When we talk about marriage, weddings tend to draw most of our focus. From the venue and outfits to the food, flowers, and cake, significant amounts of time, energy, and money are spent creating “the perfect day.” And while weddings are joyful celebrations of a couple’s commitment to each other, it is the marriage itself, the lifelong, loving relationship formed and nurtured between these two people, which is truly holy.
Marriage in the Episcopal tradition is a sacrament, an outward and visible sign of an inward and invisible transformation. In marriage, two people make a lifelong commitment to love, support, encourage, comfort, and delight in each other. By entering marriage within the context of the church a couple recognizes and celebrates God’s sustaining presence in their marriage.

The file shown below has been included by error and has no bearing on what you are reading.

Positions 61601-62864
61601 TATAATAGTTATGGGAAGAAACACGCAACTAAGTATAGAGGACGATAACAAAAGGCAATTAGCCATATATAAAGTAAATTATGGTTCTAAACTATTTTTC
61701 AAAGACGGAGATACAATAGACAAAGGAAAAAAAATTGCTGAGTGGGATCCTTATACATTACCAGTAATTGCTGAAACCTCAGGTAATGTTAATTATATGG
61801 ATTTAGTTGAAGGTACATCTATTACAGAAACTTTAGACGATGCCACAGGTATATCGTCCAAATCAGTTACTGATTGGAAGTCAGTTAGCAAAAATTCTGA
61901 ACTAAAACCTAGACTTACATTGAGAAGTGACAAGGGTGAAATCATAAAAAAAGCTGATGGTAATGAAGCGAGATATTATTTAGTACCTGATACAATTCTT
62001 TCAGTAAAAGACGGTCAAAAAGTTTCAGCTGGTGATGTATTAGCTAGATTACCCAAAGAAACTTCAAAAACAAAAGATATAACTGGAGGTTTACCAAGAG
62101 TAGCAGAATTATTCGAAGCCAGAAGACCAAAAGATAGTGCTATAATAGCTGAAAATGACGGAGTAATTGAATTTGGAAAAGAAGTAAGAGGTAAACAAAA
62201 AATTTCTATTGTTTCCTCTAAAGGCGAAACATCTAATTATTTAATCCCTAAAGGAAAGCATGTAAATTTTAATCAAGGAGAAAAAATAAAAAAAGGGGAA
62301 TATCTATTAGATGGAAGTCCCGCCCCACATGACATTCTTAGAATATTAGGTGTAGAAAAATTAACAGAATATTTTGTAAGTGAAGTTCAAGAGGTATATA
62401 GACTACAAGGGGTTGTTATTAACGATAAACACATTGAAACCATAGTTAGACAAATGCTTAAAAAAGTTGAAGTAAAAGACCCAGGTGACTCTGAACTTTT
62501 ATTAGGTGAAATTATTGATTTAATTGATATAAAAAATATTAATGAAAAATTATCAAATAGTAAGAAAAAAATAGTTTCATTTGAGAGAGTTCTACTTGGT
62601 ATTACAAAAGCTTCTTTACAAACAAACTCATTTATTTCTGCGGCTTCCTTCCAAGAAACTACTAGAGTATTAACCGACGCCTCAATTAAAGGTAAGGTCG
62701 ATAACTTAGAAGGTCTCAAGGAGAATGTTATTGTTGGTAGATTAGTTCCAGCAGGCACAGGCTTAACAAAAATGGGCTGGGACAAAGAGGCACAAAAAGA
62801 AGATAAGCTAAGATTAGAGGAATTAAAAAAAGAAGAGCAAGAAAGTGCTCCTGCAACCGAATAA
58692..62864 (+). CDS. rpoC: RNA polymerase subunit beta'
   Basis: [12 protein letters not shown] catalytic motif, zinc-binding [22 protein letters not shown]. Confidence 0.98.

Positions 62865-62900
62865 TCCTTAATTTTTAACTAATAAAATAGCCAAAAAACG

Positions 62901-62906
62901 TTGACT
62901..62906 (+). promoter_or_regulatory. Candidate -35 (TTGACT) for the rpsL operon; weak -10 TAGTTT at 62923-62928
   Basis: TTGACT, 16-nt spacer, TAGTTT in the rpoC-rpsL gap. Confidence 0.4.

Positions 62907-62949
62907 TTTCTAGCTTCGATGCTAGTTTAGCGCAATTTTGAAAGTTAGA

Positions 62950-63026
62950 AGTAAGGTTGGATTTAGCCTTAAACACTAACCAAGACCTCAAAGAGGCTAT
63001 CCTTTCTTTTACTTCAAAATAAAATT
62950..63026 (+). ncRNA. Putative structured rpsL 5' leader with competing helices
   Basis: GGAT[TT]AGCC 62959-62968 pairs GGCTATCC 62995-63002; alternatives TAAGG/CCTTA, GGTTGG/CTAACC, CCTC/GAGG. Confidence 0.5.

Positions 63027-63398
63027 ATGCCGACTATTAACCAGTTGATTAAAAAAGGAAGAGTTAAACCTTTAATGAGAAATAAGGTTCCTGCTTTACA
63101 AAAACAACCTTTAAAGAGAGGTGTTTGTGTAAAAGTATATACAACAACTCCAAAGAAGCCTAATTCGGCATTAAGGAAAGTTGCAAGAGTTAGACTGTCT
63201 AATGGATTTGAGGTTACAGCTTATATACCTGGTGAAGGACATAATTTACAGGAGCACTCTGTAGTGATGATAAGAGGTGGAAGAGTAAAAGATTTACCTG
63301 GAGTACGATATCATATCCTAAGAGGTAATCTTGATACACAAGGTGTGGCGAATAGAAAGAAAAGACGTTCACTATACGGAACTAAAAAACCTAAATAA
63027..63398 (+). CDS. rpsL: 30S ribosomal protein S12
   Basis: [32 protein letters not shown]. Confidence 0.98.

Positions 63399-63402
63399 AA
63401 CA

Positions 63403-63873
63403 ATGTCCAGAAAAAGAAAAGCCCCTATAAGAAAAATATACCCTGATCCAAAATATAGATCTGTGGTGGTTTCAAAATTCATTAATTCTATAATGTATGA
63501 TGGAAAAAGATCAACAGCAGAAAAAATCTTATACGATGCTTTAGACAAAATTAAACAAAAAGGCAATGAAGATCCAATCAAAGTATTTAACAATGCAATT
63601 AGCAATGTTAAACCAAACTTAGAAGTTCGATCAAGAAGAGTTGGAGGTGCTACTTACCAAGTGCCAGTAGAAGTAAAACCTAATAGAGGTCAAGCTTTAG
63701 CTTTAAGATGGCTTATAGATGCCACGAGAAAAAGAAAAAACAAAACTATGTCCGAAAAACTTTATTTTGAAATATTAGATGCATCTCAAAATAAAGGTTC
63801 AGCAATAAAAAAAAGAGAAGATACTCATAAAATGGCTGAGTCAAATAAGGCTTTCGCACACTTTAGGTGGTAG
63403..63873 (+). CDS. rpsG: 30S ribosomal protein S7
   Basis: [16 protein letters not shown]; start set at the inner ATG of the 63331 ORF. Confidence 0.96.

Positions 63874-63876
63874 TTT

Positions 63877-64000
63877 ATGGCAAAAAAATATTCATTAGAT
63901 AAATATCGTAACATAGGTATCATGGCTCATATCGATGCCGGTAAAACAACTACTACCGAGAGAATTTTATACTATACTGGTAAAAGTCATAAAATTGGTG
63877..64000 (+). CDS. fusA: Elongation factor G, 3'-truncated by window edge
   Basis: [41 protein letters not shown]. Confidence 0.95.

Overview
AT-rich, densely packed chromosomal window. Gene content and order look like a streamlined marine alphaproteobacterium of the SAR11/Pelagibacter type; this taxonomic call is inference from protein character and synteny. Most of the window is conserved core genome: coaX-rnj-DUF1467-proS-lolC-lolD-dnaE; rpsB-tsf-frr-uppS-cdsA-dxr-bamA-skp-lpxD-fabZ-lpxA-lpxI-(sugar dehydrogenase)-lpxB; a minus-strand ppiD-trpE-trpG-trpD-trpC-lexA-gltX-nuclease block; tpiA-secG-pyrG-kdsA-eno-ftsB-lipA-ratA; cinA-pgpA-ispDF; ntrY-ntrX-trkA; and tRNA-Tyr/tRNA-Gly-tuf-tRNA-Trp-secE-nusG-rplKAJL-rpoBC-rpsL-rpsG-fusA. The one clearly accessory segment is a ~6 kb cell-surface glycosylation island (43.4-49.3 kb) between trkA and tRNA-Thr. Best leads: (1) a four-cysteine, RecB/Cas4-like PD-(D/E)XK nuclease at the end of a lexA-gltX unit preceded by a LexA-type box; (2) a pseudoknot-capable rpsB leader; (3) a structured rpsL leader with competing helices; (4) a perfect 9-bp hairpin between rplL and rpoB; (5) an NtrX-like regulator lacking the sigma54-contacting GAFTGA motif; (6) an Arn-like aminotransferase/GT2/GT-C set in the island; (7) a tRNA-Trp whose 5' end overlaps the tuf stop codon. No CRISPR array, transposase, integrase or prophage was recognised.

Marriage is a vocation, a calling to a particular way of life. It, just like any other vocation, takes time, effort, and focus to live into fully. Thus, it is not to be entered into lightly, but intentionally and with the support of others who can help the new couple grow in their commitment to each other and to God. As a vocation, marriage is not for everyone. Some may be called to it, while others will sense a call to a single life or one devoted to a religious order.
Have questions about:
- Getting married in The Episcopal Church?
- LGBTQ+ Marriage?
- Re-marriage after divorce?
- Guidelines for Clergy performing marriages outside ECCT?
- Guidelines for Clergy outside ECCT performing marriages in Connecticut?